Crimson Dragon Hands-On: So Close, Yet So Far

By Matt Hawkins . June 19, 2013 . 3:00pm

To say that Crimson Dragon has been through the wringer is an understatement. Fans of Panzer Dragoon were delighted to hear that series creator Yukio Futatsugi was developing a spiritual successor, except for that one very key detail: that it was a Kinect title.

 

Then, I played the demo at a Penny Arcade Expo in spring of 2012, and I became convinced that it wouldn’t be so bad after-all. Crimson Dragon played about as well as a Panzer Dragoon-like game that was driven purely by one’s full body motions could possibly be. And at the very least, it was far more enjoyable to play than another Kinect-driven sequel to another favorite game of mine—Child of Eden.

 

Then, silence. Crimson Dragon seemingly disappeared without a trace; one couldn’t help wonder if it had been cancelled. Then out of nowhere came the revelation that it was being prepped for the Xbox One, with traditional controller support no less.

 

It was what Panzer Dragoon fans wanted: a traditional Panzer Dragoon experience, sans the need to wave one’s arms around. Enough to make one who had been on the fence about Microsoft’s hardware to seriously contemplate getting the One. So, does Crimson Dragon play like the next gen Panzer Dragoon we’ve all been waiting for?

 

Nope. Not really. At least not right this moment.

 

The left stick is for moving your dragon and the right stick is for aiming its targeting reticule. It doesn’t sound all that strange at first, though the original Panzer Dragoon games had both functions tied to the directional pad, so splitting the two is a tad bit jarring. Still, the dual analog control scheme exists elsewhere, so what’s the big deal?

 

The best way to describe Crimson Dragon’s interface is to imagine if both arms of your body has been mapped to one of the sticks on the Xbox One’s controller. Meaning, both the dragon’s movement, and that of the reticule, take quite a bit of movement of the sticks. It’s as if the full-body Kinect inputs were assigned to the sticks as is, without any adjustment.

 

To aim with your arm, naturally the game needs to compensate for a wide range of motions. Why this range of motion wasn’t scaled down for controller is beyond me, but it most definitely should have been, given how confidence in Crimson Dragon is shaky, to put it politely. Thankfully, I was told that the controls in Crimson Dragon are still a work in progress, so hopefully it should be better when all is said and done.

 

As is, it was tricky playing the E3 demo. Not impossible, just difficult to have any real degree of finesse. Unlike the previous demo, which had the dragon and its rider soar high above the skies, you were in a cramped, underground environment, which perfectly highlighted how unwieldy the controls were.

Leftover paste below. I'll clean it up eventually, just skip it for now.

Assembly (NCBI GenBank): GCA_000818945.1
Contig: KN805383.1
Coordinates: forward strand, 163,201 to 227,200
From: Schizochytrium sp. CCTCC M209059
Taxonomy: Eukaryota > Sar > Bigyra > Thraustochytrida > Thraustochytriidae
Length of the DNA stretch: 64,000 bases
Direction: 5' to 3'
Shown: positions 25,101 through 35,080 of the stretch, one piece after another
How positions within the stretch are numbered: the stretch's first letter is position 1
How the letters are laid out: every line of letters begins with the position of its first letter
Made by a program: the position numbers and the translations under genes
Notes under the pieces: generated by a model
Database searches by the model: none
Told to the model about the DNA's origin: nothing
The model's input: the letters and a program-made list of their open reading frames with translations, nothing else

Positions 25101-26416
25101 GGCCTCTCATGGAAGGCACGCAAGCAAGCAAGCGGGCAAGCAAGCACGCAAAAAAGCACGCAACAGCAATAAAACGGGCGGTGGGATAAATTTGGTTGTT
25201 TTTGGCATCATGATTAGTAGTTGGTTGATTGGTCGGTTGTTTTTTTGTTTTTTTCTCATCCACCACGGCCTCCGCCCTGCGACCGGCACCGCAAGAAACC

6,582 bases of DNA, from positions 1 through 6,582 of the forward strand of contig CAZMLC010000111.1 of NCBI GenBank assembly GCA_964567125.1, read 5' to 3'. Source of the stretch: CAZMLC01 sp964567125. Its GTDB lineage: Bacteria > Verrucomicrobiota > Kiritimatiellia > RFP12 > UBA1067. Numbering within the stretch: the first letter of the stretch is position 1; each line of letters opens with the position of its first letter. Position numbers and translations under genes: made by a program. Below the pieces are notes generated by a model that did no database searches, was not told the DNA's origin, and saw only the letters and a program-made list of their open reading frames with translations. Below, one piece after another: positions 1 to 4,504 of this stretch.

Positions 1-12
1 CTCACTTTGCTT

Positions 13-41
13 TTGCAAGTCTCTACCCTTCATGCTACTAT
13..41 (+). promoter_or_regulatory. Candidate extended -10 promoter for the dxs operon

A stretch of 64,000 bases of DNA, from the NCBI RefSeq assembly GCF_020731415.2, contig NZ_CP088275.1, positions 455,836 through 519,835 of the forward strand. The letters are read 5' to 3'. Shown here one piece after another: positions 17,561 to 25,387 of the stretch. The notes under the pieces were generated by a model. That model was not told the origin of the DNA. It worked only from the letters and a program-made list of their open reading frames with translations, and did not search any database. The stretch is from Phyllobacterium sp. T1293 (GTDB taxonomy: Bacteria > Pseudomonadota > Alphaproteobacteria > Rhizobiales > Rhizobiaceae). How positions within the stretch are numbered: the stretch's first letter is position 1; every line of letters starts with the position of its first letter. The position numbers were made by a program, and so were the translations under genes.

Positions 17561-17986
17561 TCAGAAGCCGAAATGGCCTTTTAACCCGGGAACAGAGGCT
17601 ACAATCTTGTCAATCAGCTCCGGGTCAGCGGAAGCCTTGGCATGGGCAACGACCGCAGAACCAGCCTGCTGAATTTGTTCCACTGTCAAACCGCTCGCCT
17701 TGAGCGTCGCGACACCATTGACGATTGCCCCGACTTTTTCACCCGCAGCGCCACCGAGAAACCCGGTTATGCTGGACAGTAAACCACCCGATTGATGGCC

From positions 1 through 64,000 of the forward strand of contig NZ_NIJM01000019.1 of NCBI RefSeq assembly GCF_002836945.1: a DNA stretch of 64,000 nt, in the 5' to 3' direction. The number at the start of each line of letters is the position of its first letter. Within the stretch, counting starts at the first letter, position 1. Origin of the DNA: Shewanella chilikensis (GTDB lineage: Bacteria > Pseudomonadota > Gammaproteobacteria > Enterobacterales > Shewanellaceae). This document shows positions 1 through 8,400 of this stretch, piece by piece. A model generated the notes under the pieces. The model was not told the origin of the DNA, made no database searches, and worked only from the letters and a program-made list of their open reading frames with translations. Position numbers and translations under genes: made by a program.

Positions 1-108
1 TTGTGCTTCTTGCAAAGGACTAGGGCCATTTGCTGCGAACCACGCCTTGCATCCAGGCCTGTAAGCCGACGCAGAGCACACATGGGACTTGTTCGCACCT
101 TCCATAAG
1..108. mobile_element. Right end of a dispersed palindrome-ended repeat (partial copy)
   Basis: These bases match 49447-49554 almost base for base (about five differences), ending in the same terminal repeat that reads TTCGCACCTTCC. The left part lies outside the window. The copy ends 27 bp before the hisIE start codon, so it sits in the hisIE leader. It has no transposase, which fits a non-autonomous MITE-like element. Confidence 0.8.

As you navigate an underground cavern, which is lit up by the lava flow below, you encounter a large, multi-segmented boss that flies all around. Controls aside, Crimson Dragon oozes the DNA of Panzer Dragoon, it terms of art style, animation, and everything in between, which is one of the game’s highlights.

 

Those hoping for a substantial upgrade in terms of visuals from the Xbox 360 to the Xbox One will be disappointed. That said, Crimson Dragon looked incredible to begin with, so it’s a moot point. More importantly, though, every diehard Panzer fan will be beyond satiated; Yukio Futatsugi and his team’s aesthetic sensibilities shined on the Sega Saturn, and it most definitely looks beautiful here.

 

Unfortunately, I was not able to make out the music very well. The soundtrack is being composed by Saori Kobayashi, one half of team responsible for both Panzer Dragoon Saga and Panzer Dragoon Orta’s soundtracks, and which will undoubtedly sound great. I simply was unable to tell.

 

The demo was quite short, much like the last one; after dealing with the large caterpillar boss, and trying to navigate obstacles, one comes face to face with another dragon and its rider, presumably the end boss of that particular level. Again, the game was hard to control, yet very pretty. It’s a very good chance that the entirety of the game will follow that formula, unless the controls are adjusted.

 

If not, your average game player will be disappointed, as will Panzer Dragoon devotees, though the later will at least be able to indulge in another dip in Panzer Dragoon-like waters. At the very least, for many fans it would be better than nothing.

 


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